n the carriage, Harker notes:
As he spoke he smiled,and the lamplight fell on a hard-looking mouth, with very red lips and sharp-looking teeth, as white as ivory. One of my companions whispered to another the line from Burger’s “Lenore”.

“Denn die Todten reiten Schnell.”
(“For the dead travel fast.”)”
-Bram Stoker’s Dracula

A later German poem exploring the same subject with a prominent vampiric element was The Bride of Corinth (1797) by Goethe,

a story about a young woman who returns from the grave to seek her betrothed:

“From my grave to wander I am forced
Still to seek the God’s long server’d link,
Still to love the bridegroom I have lost,
And the lifeblood of his heart to drink.”

– Johann Wolfgang von Goethe

Another one from Goethe is “Skeleton Dance”, which is not really about vampires, but undeads, that’s why I’m not going to mention it here. So, now Robert Southey He was born on August 12th 1774 and was an English poet of the Romantic school, one of the so-called “Lake Poets”, and Poet Laureate for 30 years from 1813 to his death in 1843. He wrote in 1081 the poem named

Thalaba the Destroyer“:

“Her very lineaments,..and such as death
Had changed them, livid cheeks, and lips of blue;
But in her eyes there dwelt
Brightness more terrible
Than all the loathsomeness of death.
“Still art thou living, wretch?”
In hollow tones she cried to Thalaba;
“And must I nightly leave my grave
To tell thee, still in vain,
God hath abandon’d thee?”

-Robert Southey

Let us not forget Lord Byron! Oh yeah, his name is almost as cool as Vlad III, The Impaler (OH GOD.) Byron wrote in his epic poem The Giaour (1813) the traditional folkloric conception of the vampire as a being damned to suck the blood and destroy the life of its nearest relations:

But first, on earth as vampire sent,
Thy corse shall from its tomb be rent:
Then ghastly haunt thy native place,
And suck the blood of all thy race;
There from thy daughter, sister, wife,
At midnight drain the stream of life;
Yet loathe the banquet which perforce
Must feed thy livid living corse:
Thy victims ere they yet expire
Shall know the demon for their sire,
As cursing thee, thou cursing them,
Thy flowers are withered on the stem.
-Lord Byron

John Stagg wrote on 1810 the poem (with prose and poetry) “The Vampire“. It begins with and argument first and ends with poetry. That said, it belongs just as well in the prose story section since it features a dialogue format and basically tells the story of vampires crawling into bed with friends and sucking them dry, which then creates another vampire. There’s a lot of poems named “The vampire”. Writers like James Maxwell, Owen Meredith, Rudyard Kipling and many many others. There is also a lot of vampire poetry around the centuries, I can keep talking the whole day, but I’ll just live it to you. You can find the poem called “La Belle Dame Sans Merci” (1850) and “Lamia“(1819), both wrotten by John Keats, and also a lot of modern poetry, all over internet, you just need to google it. As I already did, here goes some of the new modern vampire poetry to you:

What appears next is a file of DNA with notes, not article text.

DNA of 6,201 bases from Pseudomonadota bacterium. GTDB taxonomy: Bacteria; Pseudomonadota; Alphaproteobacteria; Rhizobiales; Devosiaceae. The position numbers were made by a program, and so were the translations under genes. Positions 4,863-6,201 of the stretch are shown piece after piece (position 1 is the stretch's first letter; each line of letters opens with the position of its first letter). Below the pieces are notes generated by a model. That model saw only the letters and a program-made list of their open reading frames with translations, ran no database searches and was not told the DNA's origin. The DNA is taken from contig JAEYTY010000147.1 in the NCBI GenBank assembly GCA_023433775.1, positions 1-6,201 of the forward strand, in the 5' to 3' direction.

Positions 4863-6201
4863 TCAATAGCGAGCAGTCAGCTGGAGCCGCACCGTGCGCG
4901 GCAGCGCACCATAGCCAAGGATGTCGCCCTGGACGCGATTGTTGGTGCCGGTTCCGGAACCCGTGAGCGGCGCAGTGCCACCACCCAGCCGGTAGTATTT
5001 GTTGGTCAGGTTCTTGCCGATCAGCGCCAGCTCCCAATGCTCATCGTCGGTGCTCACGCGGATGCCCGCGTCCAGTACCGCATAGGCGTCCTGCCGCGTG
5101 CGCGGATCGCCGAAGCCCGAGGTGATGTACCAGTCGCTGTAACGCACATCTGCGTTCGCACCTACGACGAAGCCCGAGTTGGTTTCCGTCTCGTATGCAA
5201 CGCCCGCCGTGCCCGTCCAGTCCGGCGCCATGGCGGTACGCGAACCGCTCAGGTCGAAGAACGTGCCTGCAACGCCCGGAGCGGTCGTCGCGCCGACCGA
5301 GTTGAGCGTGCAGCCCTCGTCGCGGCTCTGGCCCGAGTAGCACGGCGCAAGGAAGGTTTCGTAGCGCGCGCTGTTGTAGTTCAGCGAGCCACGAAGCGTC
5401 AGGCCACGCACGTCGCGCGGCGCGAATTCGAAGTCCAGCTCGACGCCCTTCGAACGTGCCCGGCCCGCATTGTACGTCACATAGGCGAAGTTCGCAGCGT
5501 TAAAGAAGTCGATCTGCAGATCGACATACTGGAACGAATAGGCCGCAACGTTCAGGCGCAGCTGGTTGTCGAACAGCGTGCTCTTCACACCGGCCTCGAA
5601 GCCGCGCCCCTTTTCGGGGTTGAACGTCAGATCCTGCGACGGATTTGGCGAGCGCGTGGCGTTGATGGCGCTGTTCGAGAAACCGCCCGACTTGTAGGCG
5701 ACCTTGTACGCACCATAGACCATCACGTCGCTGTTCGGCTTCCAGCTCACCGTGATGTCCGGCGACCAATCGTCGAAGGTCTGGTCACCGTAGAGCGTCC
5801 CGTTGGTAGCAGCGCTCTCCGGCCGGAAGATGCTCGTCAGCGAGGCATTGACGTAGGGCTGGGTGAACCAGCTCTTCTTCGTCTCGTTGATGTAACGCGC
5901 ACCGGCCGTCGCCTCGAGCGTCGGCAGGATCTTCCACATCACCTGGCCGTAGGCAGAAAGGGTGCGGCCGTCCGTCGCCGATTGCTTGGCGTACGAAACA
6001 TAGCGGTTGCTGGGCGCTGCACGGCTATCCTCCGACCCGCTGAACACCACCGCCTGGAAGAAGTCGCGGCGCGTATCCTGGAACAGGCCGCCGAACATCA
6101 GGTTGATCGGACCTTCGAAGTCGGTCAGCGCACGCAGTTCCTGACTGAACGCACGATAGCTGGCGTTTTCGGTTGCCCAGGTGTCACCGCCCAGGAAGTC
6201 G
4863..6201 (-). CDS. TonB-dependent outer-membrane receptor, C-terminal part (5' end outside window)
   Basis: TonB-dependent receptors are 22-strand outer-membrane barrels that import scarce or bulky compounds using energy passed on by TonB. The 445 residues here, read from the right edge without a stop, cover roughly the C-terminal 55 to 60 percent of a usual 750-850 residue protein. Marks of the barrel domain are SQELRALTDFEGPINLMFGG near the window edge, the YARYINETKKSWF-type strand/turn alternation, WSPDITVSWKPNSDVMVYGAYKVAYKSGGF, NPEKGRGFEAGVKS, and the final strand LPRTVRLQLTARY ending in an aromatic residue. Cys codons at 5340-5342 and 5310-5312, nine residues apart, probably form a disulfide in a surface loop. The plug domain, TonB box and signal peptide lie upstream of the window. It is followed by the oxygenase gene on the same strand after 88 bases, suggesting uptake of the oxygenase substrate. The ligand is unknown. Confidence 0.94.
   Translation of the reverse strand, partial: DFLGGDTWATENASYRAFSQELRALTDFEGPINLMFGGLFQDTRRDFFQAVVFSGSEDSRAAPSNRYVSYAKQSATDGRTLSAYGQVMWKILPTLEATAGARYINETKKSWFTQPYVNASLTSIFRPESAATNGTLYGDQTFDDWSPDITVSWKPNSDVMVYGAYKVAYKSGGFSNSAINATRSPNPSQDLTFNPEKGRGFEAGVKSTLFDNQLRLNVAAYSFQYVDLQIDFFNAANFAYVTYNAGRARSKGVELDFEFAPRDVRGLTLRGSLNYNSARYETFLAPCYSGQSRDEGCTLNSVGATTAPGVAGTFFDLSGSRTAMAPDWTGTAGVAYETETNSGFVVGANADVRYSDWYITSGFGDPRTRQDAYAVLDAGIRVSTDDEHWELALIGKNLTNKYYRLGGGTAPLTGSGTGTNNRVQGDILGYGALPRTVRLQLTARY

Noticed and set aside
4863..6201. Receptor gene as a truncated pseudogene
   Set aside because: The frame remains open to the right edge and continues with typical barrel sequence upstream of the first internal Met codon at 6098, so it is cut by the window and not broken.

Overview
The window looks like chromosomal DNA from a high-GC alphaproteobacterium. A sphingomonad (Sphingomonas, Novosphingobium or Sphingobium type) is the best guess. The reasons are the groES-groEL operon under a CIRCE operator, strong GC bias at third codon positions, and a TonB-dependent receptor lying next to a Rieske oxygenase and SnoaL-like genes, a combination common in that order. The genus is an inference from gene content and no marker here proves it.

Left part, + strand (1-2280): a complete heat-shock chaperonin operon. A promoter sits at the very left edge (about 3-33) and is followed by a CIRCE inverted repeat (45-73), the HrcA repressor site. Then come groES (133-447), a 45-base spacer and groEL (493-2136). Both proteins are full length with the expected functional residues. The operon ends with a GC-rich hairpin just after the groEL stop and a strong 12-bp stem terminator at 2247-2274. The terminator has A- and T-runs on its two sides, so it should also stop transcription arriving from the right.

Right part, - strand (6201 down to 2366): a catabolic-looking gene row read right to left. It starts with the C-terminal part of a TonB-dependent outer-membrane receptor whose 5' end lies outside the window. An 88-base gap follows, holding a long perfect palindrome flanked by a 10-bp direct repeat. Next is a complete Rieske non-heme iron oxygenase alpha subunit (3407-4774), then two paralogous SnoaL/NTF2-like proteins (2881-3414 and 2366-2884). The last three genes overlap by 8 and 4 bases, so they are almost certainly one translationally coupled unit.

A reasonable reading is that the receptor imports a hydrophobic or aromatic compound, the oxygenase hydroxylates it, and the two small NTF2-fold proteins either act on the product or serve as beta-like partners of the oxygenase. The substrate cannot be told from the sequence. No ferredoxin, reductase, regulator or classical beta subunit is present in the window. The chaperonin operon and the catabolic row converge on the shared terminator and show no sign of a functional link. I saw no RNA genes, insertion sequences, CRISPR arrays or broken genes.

Dream’s End

Fly, little vampire, through the night
You think you control the wind you ride
Go, vampire, bring fear and fright
You think you’re a god in your foolish pride

But immortality’s just a vampire’s dream
Never I’ll rest before you’re gone
Your blood will flow in an endless stream
The dream will be over when I’m done.

-Solinquair, 1996

I hope you liked it. ’till next time.

Source: Stackt



6 Responses to “Vampire Poetry”

  1. Thank you, I really love this story I appreciate
    what you are doing for the poetry.

  2. peter hillary Says:

    this is an excellent peom,it is beautifull ,im gonna copy if you dont mind and frame it if i can toon all to read when welcoming them to our house&im gonna show all friends ,thankyou

    • deathcoke Says:

      The poems here do not belong to me, you may copy them, just give the proper credit to the creators 😉

  3. Estelle Says:

    I’m presently doing a college paper on Vampire Poetry and was wandering if there was any poems directly linked to Romanticism. They would have to be done between the late 1800’s and the early 1900’s. I tried searching the interenet but could only find this awsome Website, are there other ones or authors that I could look into for these poems?

    • deathcoke Says:

      You should look for Charles Baudelaire literature, and also a brasilian poet called Alvarez de Azevedo. And also Lord Byron. Byon is a poet from the romantic period. :}

Leave a Reply

Fill in your details below or click an icon to log in: Logo

You are commenting using your account. Log Out /  Change )

Google+ photo

You are commenting using your Google+ account. Log Out /  Change )

Twitter picture

You are commenting using your Twitter account. Log Out /  Change )

Facebook photo

You are commenting using your Facebook account. Log Out /  Change )


Connecting to %s

%d bloggers like this: